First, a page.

At the regularly scheduled meeting of North Grenville Council on April 4, a highly anticipated discussion of a proposed partnership between the YMCA and the Municipality took place. The partnership will see the YMCA take on the logistics of operating Kemptville’s outdoor pool throughout the summer season, though the ownership of the pool will remain with the Municipality.
Before jumping into a discussion of the partnership, a Chamber of Commerce agenda item which had been scheduled for later in the meeting was bumped up, likely as a precaution to prevent the polarizing nature of the YMCA partnership proposal from overshadowing the Chamber presentation. Terri-Lyn McEvoy of the North Grenville Chamber of Commerce addressed Council with the welcome news of what a recent municipal grant was used for. Terri-Lyn explained that the grant was used to hire a staff member, which allowed for a successful application for a $79,000 grant from RTO 9. This money will be used to build benches and bike repair stations this spring. As part of the presentation, Terri-Lyn provided some additional background information about the Chamber, including a brief summary of the Chamber’s financials.
When it came time to address the YMCA partnership topic, YMCA CEO Rob Adams began by giving Council some background information on the YMCA, including the various programs that the organization offers, and the families that it helps. The presentation resembled a “business pitch”, with an explanation of the resources and experience that the YMCA brings to the table.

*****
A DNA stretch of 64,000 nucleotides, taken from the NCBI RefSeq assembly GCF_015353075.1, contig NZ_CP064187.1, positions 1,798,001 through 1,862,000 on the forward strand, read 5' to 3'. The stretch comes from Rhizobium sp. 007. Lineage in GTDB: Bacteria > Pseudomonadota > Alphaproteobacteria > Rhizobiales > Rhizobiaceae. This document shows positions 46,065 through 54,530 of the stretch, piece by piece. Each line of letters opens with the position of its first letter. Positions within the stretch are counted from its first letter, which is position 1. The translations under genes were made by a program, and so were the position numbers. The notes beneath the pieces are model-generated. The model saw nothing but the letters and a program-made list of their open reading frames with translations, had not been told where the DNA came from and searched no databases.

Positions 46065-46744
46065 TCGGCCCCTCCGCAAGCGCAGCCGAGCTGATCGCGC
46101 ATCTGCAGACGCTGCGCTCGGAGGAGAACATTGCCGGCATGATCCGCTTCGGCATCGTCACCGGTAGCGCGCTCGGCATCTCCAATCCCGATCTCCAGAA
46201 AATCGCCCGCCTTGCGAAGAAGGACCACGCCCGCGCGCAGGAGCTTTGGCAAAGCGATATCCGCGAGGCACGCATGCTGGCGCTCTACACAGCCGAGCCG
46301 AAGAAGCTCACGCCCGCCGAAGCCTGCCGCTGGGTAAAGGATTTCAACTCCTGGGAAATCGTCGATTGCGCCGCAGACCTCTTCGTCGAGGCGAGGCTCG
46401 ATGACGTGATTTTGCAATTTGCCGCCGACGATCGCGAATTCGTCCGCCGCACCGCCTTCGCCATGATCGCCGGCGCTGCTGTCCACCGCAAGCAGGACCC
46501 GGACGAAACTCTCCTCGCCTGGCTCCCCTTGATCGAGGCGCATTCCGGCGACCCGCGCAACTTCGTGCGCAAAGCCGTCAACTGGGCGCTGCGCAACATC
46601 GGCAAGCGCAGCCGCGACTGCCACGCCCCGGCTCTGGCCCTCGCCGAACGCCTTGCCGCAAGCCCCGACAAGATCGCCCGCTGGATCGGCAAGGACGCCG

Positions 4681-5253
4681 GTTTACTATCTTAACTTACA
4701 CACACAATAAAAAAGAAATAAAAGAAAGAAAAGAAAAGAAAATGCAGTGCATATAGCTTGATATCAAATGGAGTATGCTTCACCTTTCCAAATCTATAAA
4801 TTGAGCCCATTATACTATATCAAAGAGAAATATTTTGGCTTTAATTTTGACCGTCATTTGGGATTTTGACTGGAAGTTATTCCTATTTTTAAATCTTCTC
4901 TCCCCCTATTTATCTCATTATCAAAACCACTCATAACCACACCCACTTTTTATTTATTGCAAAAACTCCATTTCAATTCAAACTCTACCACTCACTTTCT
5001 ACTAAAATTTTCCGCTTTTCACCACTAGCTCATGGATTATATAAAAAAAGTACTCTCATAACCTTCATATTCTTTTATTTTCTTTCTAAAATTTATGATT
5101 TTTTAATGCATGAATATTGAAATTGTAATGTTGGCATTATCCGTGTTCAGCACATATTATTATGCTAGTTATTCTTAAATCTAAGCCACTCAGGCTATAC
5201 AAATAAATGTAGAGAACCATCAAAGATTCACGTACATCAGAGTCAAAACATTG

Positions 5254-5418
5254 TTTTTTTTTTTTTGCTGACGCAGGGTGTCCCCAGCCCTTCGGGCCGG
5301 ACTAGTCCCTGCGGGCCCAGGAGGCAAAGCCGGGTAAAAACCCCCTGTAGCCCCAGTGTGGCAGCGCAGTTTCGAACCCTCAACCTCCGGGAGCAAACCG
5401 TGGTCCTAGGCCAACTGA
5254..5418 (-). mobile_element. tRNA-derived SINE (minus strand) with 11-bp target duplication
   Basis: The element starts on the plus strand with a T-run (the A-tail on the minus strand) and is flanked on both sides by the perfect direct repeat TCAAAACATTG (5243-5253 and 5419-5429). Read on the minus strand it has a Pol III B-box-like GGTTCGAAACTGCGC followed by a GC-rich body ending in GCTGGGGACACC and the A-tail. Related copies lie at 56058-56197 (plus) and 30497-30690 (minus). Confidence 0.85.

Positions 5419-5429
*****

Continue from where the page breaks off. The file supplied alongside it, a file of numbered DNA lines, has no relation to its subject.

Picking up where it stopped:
The floor was subsequently opened up for discussion. Councillor Kristin Strackerjan used the opportunity to put forward residents’ questions and concerns for Rob to answer. One such question revolved around the feeling that the Kemptville pool is “sacred ground” – a local place with a rich history. Councillor Strackerjan asked for a commitment that the YMCA will respect what the pool means for locals. Rob explained that the YMCA is not “the Brockville YMCA”, as many people believe, but is actually the YMCA of Eastern Ontario which has evolved over 160 years to serve all area communities. He also reassured that standards of water safety and public access would not change. He further stated that there is a global shortage of qualified lifeguards due to the COVID-19 pandemic, but that the YMCA typically hires young, local staff just as the Municipality would for running the pool.
“I understand, based upon our conversation last Tuesday, that certainly we want to make sure that to the extent possible, this year’s program looks similar to past years,” added Mayor Nancy Peckford. “But at the same time, both the Municipality and the [YMCA] may find opportunities to improve service levels, or to introduce new programs, or go in new directions based upon the mutual experience we have this year.”
“Language may change, names may change, but… being a proven entity with a history of success, I really am confident that we will be able to provide a service and a collaboration that the community can be proud of,” said Rob, in response to the Mayor. Other discussion took place on the matter as well, before other agenda items were discussed. These included a planning report, a fire services report, a financial update, and discussions of routine matters such as municipal drains.
Finally, during the Parks, Recreation and Culture portion of the meeting, Council moved to approve the Memorandum of Understanding (MOU) for the partnership between the Municipality and the YMCA, and authorized the Director to execute the MOU on behalf of the Municipality.
The full discussions from the April 4 Council meeting, which ran for over two hours, can be viewed at https://www.youtube.com/@NorthGrenville.